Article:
Welcome to Week 2 of the 2021 fantasy football season. The Las Vegas Raiders’ upset of the Baltimore Ravens in overtime on Monday Night Football capped a historic opening week in the NFL, as 12 underdogs covered the spread. Nine underdogs pulled outright upsets. Eye-popping fantasy performances were few and far between, though a couple of players put up surprising numbers that are sure to make their fantasy managers happy.
A word of advice – don’t overreact after one week of games. Your opinions of your players shouldn’t change dramatically after months of research, although there’s value in being able to identify where your preseason expectations were just flat out wrong and knowing how to react to that. I want to help you make the right moves and not make the wrong moves. Dropping or trading away a Top-10 running back because he had one bad game is the wrong move.
Let’s start with a recap of Week 1 events that impact the season. The first significant event occurred hours before the defending Tampa Bay Bucs hosted the Dallas Cowboys on Thursday night. Baltimore lost Gus Edwards for the season with an ACL tear. This was another big blow for a backfield that had already lost J.K. Dobbins to a season-ending injury. Unfortunately for me, I had selected Edwards in the fourth round of my home league draft three days earlier.
As soon as I was able to move Edwards to my IR roster spot, I added undrafted free agent Ty’Son Williams, assuming he would be next in line and would start for the Ravens Monday night against the Raiders. I left him on my bench, deciding to take a “wait-and-see” approach. I moved San Francisco running back Raheem Mostert into the flex spot in my starting lineup. This was the right move since my tarot cards didn’t disclose that he would be injured after just two carries.
But back to Williams. Watching the game on Monday night, I thought I had hit the jackpot. The explosive Williams was clearly the No. 1 back in the first half, dominating touches. At one point, he busted through the line for a 35-yard touchdown. What the Ravens did in the second half defied logic. They turned to Latavius Murray, who ended up out-carrying Williams 10-9. Murray looked anything but impressive, gaining only 28 yards (2.8 yards per carry) and not being targeted at all.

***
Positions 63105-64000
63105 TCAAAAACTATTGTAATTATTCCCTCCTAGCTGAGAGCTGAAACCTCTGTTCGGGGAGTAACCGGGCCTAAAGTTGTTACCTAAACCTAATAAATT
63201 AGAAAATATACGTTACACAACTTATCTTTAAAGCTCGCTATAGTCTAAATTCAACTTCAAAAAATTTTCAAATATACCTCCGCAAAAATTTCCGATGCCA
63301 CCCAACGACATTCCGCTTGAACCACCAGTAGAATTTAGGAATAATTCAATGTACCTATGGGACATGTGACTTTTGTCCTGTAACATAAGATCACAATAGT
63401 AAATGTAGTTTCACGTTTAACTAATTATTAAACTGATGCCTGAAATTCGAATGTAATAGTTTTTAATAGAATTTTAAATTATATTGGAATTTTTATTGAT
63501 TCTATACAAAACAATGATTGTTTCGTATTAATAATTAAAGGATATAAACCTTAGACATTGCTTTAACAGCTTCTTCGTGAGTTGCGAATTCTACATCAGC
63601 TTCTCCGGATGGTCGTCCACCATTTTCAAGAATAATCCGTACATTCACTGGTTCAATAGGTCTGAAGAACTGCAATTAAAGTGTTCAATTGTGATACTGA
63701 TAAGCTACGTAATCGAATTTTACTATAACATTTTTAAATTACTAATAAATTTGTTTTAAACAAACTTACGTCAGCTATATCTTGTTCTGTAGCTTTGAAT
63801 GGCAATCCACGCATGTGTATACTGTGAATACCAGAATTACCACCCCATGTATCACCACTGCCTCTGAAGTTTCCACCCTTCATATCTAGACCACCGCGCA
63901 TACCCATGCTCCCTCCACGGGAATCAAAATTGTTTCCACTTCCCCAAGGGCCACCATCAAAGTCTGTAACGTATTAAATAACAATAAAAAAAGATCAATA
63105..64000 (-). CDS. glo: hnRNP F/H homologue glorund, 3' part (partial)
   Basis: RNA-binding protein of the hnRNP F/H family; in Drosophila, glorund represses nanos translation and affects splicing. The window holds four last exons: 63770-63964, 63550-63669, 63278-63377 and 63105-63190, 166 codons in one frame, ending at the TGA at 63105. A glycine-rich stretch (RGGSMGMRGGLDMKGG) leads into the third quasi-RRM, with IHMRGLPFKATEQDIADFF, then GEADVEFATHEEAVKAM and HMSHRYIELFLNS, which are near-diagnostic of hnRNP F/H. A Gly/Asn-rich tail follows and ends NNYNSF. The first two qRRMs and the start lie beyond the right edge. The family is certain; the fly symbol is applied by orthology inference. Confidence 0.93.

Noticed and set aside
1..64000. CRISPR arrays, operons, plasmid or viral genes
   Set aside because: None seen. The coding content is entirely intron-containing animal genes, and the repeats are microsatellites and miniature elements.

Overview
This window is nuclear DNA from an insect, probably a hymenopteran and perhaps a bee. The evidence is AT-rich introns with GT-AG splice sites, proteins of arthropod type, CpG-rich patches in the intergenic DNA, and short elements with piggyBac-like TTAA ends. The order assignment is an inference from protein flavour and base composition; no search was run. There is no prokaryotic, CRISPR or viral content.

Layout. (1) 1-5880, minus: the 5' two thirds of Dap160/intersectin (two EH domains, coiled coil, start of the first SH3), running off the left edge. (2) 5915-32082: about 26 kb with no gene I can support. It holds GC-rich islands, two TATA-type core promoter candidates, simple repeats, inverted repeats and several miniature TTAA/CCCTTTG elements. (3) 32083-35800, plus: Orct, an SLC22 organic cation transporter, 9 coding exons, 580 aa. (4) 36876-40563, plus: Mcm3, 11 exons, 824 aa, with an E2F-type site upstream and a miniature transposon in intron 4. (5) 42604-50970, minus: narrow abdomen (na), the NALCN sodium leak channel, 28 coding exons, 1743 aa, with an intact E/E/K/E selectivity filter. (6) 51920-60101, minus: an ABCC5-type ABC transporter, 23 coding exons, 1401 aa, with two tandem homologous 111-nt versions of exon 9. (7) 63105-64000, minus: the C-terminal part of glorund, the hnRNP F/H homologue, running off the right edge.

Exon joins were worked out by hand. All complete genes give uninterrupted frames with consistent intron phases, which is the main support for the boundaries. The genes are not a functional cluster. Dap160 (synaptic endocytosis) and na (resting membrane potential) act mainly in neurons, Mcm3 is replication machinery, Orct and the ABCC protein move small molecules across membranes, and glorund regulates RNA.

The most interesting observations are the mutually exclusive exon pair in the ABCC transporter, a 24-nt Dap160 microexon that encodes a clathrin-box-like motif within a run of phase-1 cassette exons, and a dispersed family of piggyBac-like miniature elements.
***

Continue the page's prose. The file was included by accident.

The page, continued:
I was sure Murray, who had just been signed after being released by New Orleans, would need more than two days to get up to speed and see any action. Williams still ended up with 65 yards on 9 carries. With his touchdown and three receptions for 29 yards, he scored 18.4 fantasy points. Of course, I’d take that production every day and twice on Sunday, but the time-sharing situation is concerning. In addition to Murray, the Ravens have also added Le’Veon Bell and Devonta Freeman to their roster.
My recommendation is to add Williams if he’s still available in your league. Since he was rostered in 82.7% of ESPN leagues and 79% of Yahoo leagues before waivers ran late Tuesday, he probably isn’t available. My hope is that Williams has earned (or will earn) a bigger snap share with the Ravens. Murray, Bell and Freeman are all past their prime, but the powers that be in Baltimore have to come to that conclusion for him to be fantasy relevant. In the meantime, he stays on my bench.
I previously mentioned what was perhaps the biggest injury in Week 1. It occurred in Detroit when Mostert hurt his knee and was placed on the IR. The injury to Mostert happened after rookie Trey Sermon was listed as a healthy scratch before the game against the Lions. That was a surprise to the fantasy community, but 49ers Head Coach Kyle Shanahan told us after the fact that another rookie, Elijah Mitchell, and JaMycal Hasty, had outperformed Sermon in training camp.